BANGKOK (Reuters) - The U.S.-funded National Democratic Institute (NDI) and rights groups say they are disappointed by the muted international action ahead of a general election in Cambodia on Sunday which long-serving Prime Minister Hun Sen is expected to win easily.
Cambodians will go to the polls in an election that critics have called a one-horse race after the Supreme Court ruled to dissolve the main opposition Cambodia National Rescue Party (CNRP) last year.
A month after the CNRP was dissolved, the United States said it would deny visas to Cambodian officials involved in suppressing the opposition — the toughest steps by any Western country since Hun Sen launched his crackdown on critics.
The European Union and the United States, however, have not removed preferential trade access for Cambodia’s vital garments sector despite calls for more sanctions.
“The response of the international community has been disappointing,” John Cavanaugh, Cambodia Country Director, National Democratic Institute (NDI), told a news conference in Bangkok on Tuesday.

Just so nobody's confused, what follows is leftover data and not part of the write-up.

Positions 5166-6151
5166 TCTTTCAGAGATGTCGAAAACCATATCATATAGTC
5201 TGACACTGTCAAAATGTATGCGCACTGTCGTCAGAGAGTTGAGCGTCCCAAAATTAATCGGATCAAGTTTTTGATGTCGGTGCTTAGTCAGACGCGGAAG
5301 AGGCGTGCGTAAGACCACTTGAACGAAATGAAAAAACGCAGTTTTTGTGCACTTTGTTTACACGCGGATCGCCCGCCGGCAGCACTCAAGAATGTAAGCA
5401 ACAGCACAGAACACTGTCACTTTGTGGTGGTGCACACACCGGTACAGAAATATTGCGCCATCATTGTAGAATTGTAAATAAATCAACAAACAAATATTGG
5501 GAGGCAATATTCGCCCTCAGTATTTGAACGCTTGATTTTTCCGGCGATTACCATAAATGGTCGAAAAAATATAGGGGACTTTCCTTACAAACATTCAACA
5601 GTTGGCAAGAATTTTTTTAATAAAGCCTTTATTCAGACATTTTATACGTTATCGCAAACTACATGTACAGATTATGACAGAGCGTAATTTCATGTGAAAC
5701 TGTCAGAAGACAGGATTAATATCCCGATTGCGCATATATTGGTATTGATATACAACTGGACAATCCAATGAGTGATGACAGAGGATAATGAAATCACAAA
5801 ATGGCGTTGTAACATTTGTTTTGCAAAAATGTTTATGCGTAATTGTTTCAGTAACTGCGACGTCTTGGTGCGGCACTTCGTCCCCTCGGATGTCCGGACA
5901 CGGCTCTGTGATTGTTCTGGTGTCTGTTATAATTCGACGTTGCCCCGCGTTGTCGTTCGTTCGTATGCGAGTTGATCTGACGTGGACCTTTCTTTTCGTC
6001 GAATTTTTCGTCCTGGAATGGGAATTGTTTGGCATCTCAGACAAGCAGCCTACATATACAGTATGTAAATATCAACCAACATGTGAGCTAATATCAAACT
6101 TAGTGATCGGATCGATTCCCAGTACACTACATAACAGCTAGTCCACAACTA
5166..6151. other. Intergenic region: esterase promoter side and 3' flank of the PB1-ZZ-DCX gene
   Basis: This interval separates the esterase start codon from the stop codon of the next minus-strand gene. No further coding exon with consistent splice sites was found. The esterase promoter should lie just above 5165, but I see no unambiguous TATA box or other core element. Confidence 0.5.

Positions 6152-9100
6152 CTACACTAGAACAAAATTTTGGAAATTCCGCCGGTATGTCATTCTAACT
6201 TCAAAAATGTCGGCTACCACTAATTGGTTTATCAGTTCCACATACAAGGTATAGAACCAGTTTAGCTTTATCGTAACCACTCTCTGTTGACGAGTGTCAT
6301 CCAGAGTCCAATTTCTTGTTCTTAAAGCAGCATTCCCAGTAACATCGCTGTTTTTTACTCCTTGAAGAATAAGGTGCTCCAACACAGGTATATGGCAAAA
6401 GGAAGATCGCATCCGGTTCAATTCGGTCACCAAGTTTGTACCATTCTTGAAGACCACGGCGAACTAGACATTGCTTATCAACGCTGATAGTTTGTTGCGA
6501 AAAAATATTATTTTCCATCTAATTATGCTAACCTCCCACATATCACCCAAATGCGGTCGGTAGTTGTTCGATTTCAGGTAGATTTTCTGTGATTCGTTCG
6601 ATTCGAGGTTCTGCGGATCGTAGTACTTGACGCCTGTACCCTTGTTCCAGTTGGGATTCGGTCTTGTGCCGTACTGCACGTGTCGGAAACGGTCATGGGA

“I think one of the reasons for the muted international response is the international community might be caught up in a feeling of complacency because of the Hun Sen’s government pattern of applying pressure and then reverting back to normal,” he added.
“What we’re seeing is this is not going to revert back to the old normal, this is a new normal ... so we really are calling for a much more aggressive international response.”
Hun Sen has ruled Cambodia for over 30 years.
The CNRP was narrowly defeated in a 2013 general election, but the country’s once-thriving opposition has been silenced and pushed underground ahead of the general election.
Some have called for a boycott of the vote but authorities, including a spokesman for Hun Sen’s ruling Cambodian People’s Party (CPP) have said boycotting the vote is illegal and that action will be taken against those who urge others not to vote.
Phil Robertson, deputy director of Human Rights Watch’s Asia division, decried the lack of international pressure.
“There is no real excuse, frankly, for the failure of governments to speak out,” he said.
Additional reporting by Prak Chan Thul in PHNOM PENH; Editing by Michael Perry